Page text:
Audience members pass blunts and pipes in the dark, taking sips on cold beers from the bar. The atmosphere is dark, loud and smoky; it feels like a punk rock show, with only the ring to remind you that this is a wrestling event.
Hundreds of fans shuffle in and immediately crowd the ring in the standing-room only venue, cheering and pounding their fists, chanting “This is real! This is real! F–k the fans!” This is the scene at “Boys in the Hoodslam, the 37th Chamber,” the latest in an independent wrestling event held first on Fridays at the Oakland Metro Operahouse.
Hoodslam is a unique independently owned and operated wrestling league featuring crazy costumes, thrilling action and an atmosphere like no other entertainment event. The event has been gaining momentum, press and recently some unwanted attention from the Sacramento Police.
On June 22, a scheduled Hoodslam event in Sacramento was shut down before doors opened by Sacramento P.D., who claimed the event coordinators did not have proper permits for a “live for-profit entertainment event.” According to fans, the Sacramento P.D. sent approximately six cop cars to stop the event.
“They shut us down an hour before doors opened,” explained event commentator, Hoodslam wrestler Broseph Joe Brody and former WWE Tough Enough contestant A.J. Kirsch. “It’s kind of silly, if you think about it; if you look up the public record for that night, there were burglaries and assaults reported all over Sacramento but, they sent that many cars for Hoodslam?”
With a full bar, live band and matches featuring characters like Dan and Ken from Street Fighter, the feel in the room is electrifying. The wrestling itself is high flying, dynamic and extremely physical, often spilling out of the ring and into the crowd, sending the startled audience into a frenzy. Wrestlers are regularly thrown and slammed from the top of the ropes in remarkably technical displays of athleticism.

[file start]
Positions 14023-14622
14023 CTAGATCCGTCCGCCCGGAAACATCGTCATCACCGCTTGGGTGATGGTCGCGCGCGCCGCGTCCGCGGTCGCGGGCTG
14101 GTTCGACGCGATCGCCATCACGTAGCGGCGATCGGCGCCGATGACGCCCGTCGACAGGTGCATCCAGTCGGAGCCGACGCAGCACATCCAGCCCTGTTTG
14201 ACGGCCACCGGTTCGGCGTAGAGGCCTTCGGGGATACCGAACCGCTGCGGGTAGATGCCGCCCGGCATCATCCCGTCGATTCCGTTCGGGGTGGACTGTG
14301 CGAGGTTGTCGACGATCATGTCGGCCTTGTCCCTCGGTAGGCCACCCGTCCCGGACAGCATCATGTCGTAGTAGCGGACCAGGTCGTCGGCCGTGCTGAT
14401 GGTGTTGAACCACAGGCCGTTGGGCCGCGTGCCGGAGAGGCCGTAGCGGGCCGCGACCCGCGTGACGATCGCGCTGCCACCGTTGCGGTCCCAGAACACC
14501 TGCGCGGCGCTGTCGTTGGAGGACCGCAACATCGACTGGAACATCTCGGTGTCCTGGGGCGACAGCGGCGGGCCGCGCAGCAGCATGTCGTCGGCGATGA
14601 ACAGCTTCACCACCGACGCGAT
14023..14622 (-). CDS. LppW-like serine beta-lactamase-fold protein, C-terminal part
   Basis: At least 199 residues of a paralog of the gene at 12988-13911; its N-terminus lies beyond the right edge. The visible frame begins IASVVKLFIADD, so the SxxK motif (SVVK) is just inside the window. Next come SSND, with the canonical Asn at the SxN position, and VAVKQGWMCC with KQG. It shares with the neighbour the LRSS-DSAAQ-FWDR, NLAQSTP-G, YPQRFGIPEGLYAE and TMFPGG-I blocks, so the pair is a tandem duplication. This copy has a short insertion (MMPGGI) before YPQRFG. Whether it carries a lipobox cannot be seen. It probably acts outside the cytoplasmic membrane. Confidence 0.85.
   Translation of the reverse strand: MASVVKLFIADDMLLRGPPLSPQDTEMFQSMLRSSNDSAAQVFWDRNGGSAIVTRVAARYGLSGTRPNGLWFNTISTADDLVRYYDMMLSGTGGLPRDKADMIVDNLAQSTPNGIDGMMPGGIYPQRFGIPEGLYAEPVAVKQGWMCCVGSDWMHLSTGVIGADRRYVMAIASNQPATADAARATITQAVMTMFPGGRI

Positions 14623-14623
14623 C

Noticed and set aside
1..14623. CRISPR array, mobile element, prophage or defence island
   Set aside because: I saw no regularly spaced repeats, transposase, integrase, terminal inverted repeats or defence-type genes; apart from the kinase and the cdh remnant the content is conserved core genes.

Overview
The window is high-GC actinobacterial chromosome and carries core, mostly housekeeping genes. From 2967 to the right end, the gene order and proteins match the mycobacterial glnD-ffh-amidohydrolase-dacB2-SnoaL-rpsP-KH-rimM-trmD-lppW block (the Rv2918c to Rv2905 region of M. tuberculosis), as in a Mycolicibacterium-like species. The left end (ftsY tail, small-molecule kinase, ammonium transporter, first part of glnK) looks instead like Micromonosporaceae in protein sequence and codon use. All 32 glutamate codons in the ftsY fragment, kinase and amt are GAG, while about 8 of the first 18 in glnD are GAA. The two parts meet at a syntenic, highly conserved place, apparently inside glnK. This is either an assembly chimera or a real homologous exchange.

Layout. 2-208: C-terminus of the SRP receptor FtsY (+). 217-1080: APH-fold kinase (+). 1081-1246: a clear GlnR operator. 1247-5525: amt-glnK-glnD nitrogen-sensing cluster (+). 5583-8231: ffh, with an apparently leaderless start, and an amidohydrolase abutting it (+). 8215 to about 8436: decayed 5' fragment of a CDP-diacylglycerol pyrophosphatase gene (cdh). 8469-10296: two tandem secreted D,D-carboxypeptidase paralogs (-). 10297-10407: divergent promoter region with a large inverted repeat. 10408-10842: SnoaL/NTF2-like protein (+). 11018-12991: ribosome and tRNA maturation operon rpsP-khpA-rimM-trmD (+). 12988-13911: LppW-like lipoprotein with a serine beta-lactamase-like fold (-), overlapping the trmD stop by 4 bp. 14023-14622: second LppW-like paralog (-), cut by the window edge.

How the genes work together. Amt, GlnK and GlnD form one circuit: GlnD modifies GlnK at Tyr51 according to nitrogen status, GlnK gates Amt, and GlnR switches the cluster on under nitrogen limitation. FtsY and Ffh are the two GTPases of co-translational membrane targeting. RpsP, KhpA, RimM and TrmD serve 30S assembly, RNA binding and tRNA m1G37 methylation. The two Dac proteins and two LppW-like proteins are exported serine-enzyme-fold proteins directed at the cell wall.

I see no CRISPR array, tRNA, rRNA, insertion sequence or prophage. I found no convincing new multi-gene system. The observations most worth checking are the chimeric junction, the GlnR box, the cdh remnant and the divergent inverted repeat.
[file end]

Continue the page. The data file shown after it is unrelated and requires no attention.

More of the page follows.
Brainchild of a group of friends and pro wrestlers and event founder Sam Khandaghabadi, the event has been steadily gaining popularity since 2010.
“The first show was put on by about 12 people, in a warehouse rented by the guys that would become the Hoodslam band. They were small shows for a few dozen people, and it was free. It was just something for our friends, something for us” said Hoodslam wrestler and co-founder Johnny “Drinko” Butabi.“Most wrestling is so sterile, we just wanted to do something different and we wanted to be able to smoke and drink and do it our way,” said Butabi, who declined to disclose his actual name.
“I remember Sam [Khandaghabadi], like literally while passing a blunt, mentioning this idea for a show that was wrestling but totally different,” explained event commentator Kevin Gill with a grin. “I knew I wanted to be involved immediately, and here we are three years later.”
The production has grown to a crew of dozens to facilitate the smooth operation each first Friday.
“I think it’s about word of mouth, you trust your friends saying ‘dude you’ve got to check this out!’ that does more than any flier or post on a webpage” said Kirsch, referring to the event’s increasing popularity. Hoodslam productions typically average seven hundred spectators.
Before the wrestling even begins, commentator A.J. Kirsch as Broseph Joe Brody circles the ring with a bottle, pouring huge shots of whiskey into fan’s mouths.
“I’ll go around the ring with a bottle of liquor until it’s completely empty; we’re always thinking, how do I get them to say ‘and then this happened, and this happened!’” exclaimed Kirsch.
What truly makes Hoodslam different is the characters; each has a back story and elaborate costume design. Some characters, like Sub-Zero and Scorpion from Mortal Kombat, or infamous gangster Jessie James are lifted straight from pop culture, while others are original creations.
“The characters, Drugz Bunny, Otis the Gimp from Pulp Fiction–when these things work, you have something people can get behind,” explained Kirsch. “We want people to suspend their disbelief and get lost in it.”
According to Kirsch, the event’s costumes and sets are homemade by the Hoodslam staff and performers in a labor of love and finding inexpensive ways to add nuances that make the experience feel real.
When people say ‘This is real,’ it’s kind of funny, because it’s wrestling, so of course it’s not, everyone knows it’s not,” laughs Kirsch. “We’ve had ridiculous moments, some of them you wouldn’t believe unless you saw it, but there’s such a special aura. So much dedication and connection around it that more than anything, that is what’s real.”
Hoodslam will return to the Oakland Metro Operahouse on Friday August 2 for “Battle Royal of Supremacy: Daze of Future Past.” Admittance at the door is $15 and all events are 21+.